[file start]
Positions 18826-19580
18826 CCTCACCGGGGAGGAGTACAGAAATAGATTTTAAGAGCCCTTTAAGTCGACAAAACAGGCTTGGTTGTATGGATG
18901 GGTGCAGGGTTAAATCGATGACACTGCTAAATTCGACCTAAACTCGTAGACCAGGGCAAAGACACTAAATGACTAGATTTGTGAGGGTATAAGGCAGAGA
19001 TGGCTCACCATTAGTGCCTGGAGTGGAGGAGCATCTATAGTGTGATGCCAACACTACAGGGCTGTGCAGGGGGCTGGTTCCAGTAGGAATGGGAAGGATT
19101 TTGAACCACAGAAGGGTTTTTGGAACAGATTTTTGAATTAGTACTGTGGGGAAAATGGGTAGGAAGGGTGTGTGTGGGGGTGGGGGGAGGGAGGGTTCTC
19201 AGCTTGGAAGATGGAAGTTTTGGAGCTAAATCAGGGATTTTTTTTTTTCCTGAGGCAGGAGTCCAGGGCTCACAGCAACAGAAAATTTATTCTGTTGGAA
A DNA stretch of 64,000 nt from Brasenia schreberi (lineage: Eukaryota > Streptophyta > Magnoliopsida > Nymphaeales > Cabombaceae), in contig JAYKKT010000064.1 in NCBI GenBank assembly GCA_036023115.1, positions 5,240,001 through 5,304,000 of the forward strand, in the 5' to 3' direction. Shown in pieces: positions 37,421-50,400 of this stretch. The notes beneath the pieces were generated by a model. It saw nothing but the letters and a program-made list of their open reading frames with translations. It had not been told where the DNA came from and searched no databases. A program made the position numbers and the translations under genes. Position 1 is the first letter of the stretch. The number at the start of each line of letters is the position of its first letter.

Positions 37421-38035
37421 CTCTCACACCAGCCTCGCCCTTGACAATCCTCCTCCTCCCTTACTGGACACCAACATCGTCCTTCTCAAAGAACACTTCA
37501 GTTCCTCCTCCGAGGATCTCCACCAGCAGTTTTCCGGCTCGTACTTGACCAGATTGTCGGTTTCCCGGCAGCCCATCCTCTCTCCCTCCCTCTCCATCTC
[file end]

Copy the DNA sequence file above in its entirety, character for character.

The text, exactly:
Positions 18826-19580
18826 CCTCACCGGGGAGGAGTACAGAAATAGATTTTAAGAGCCCTTTAAGTCGACAAAACAGGCTTGGTTGTATGGATG
18901 GGTGCAGGGTTAAATCGATGACACTGCTAAATTCGACCTAAACTCGTAGACCAGGGCAAAGACACTAAATGACTAGATTTGTGAGGGTATAAGGCAGAGA
19001 TGGCTCACCATTAGTGCCTGGAGTGGAGGAGCATCTATAGTGTGATGCCAACACTACAGGGCTGTGCAGGGGGCTGGTTCCAGTAGGAATGGGAAGGATT
19101 TTGAACCACAGAAGGGTTTTTGGAACAGATTTTTGAATTAGTACTGTGGGGAAAATGGGTAGGAAGGGTGTGTGTGGGGGTGGGGGGAGGGAGGGTTCTC
19201 AGCTTGGAAGATGGAAGTTTTGGAGCTAAATCAGGGATTTTTTTTTTTCCTGAGGCAGGAGTCCAGGGCTCACAGCAACAGAAAATTTATTCTGTTGGAA
A DNA stretch of 64,000 nt from Brasenia schreberi (lineage: Eukaryota > Streptophyta > Magnoliopsida > Nymphaeales > Cabombaceae), in contig JAYKKT010000064.1 in NCBI GenBank assembly GCA_036023115.1, positions 5,240,001 through 5,304,000 of the forward strand, in the 5' to 3' direction. Shown in pieces: positions 37,421-50,400 of this stretch. The notes beneath the pieces were generated by a model. It saw nothing but the letters and a program-made list of their open reading frames with translations. It had not been told where the DNA came from and searched no databases. A program made the position numbers and the translations under genes. Position 1 is the first letter of the stretch. The number at the start of each line of letters is the position of its first letter.

Positions 37421-38035
37421 CTCTCACACCAGCCTCGCCCTTGACAATCCTCCTCCTCCCTTACTGGACACCAACATCGTCCTTCTCAAAGAACACTTCA
37501 GTTCCTCCTCCGAGGATCTCCACCAGCAGTTTTCCGGCTCGTACTTGACCAGATTGTCGGTTTCCCGGCAGCCCATCCTCTCTCCCTCCCTCTCCATCTC